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5 of 6 people found the following review helpful
4.0 out of 5 stars An American Bertie Wooster and His Jeeves, 23 Dec 2004
By 
Donald Mitchell "Jesus Loves You!" (Thanks for Providing My Reviews over 124,000 Helpful Votes Globally) - See all my reviews
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This review is from: Wake Up, Sir!: A Novel (Hardcover)
Wake Up, Sir! will be hard for P.G. Wodehouse fans to resist. Jonathan Ames has created an American contemporary version of Wodehouse's Bertie Wooster and equipped him with his very own Jeeves.
Like Bertie, Alan Blair is a person who likes a stiff potion now and then. When under the influence, he's inclined to behave in unpredictable and embarrassing ways that he regrets the next day. But undaunted, he heads off for his next round of binging.
Having won a large settlement from an accident on a slippery sidewalk, the normally impecunious Blair is rolling in the stuff and has hired Jeeves to be his valet. The contrast between Blair and Jeeves provides much of the ground for the humor.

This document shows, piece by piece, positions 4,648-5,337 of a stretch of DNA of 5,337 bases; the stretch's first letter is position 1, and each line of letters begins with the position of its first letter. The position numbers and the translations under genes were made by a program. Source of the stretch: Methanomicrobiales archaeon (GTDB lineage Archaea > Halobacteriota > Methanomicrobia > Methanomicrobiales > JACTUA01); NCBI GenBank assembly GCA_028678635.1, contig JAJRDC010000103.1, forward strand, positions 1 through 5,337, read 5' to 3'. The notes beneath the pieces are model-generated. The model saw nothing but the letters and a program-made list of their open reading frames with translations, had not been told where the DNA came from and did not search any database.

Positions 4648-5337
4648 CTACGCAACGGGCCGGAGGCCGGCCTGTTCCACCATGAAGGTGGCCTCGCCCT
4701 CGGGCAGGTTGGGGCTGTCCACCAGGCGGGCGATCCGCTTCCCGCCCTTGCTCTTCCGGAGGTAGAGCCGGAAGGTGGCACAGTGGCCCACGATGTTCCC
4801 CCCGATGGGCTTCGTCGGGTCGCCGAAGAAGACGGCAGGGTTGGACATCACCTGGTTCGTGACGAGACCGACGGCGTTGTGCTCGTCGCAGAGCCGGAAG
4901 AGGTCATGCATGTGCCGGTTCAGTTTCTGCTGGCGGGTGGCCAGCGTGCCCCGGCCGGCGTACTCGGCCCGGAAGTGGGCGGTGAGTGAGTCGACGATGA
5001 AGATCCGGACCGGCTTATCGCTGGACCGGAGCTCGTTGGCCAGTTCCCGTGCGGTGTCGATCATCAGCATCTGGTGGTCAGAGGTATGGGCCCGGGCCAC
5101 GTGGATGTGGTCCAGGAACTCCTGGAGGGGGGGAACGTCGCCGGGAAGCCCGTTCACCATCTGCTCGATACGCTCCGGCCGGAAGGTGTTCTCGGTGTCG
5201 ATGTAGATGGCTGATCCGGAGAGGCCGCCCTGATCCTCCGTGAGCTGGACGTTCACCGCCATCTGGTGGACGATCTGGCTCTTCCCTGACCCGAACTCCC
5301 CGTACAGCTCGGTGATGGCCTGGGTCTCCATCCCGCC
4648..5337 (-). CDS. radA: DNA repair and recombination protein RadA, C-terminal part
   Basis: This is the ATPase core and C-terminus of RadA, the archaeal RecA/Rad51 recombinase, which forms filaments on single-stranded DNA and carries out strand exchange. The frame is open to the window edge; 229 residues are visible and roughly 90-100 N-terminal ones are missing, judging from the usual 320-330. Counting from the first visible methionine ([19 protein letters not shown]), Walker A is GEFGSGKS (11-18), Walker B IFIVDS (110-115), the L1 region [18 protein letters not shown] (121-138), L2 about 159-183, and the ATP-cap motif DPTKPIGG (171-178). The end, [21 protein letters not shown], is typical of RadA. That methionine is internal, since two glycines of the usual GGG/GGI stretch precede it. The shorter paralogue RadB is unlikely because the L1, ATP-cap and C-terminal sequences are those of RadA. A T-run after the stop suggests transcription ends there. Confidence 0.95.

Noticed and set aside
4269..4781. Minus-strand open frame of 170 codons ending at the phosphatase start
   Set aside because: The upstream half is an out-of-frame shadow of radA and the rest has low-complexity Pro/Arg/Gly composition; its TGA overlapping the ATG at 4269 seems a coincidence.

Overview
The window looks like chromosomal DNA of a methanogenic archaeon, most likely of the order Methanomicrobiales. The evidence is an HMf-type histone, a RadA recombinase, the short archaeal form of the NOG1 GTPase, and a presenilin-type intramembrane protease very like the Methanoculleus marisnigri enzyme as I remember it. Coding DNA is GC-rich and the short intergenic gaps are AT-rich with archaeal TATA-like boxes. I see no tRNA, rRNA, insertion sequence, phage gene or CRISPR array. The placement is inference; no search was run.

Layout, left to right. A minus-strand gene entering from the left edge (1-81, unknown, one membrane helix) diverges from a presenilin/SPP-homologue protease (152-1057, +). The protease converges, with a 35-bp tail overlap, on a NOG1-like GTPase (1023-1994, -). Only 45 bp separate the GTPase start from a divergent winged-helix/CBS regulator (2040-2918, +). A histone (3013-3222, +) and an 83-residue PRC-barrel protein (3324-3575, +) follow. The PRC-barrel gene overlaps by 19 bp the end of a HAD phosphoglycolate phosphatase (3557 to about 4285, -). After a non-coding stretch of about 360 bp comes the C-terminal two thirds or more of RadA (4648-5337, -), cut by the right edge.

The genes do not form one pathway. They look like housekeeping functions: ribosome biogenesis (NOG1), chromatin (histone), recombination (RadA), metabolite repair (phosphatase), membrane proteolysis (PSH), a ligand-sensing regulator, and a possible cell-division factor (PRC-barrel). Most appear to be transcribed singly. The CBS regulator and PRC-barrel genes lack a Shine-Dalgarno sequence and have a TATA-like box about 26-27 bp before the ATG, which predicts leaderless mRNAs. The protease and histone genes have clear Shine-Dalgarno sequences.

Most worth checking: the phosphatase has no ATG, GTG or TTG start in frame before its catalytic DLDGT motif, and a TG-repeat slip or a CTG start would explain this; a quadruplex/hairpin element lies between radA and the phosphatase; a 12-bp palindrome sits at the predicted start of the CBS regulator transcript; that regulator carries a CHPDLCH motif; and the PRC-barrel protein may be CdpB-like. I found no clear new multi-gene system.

The story has a picaresque quality as Blair lurches from the home of his aunt and uncle in Montclair, New Jersey to visit Hasidic Jews in Sharon Springs, New York. While there, he finds that he has unexpectedly been accepted in a resident writing program in Saratoga Springs, New York and moves on after an overnight disaster involving an injudicious use of a telephone directory. More pratfalls wait there, and the story hits its stride in virtually duplicating many of Wodehouse's school stories . . . except with interesting interludes with the opposite sex and same sex couples.
If you are not a Wodehouse fan, this book will proceed slowly and in lumbering fashion. You will probably think it is a two or three stars book.
If you have not read Wodehouse, I suggest you investigate the original rather than this spoof. Any of the novels about Jeeves will do well.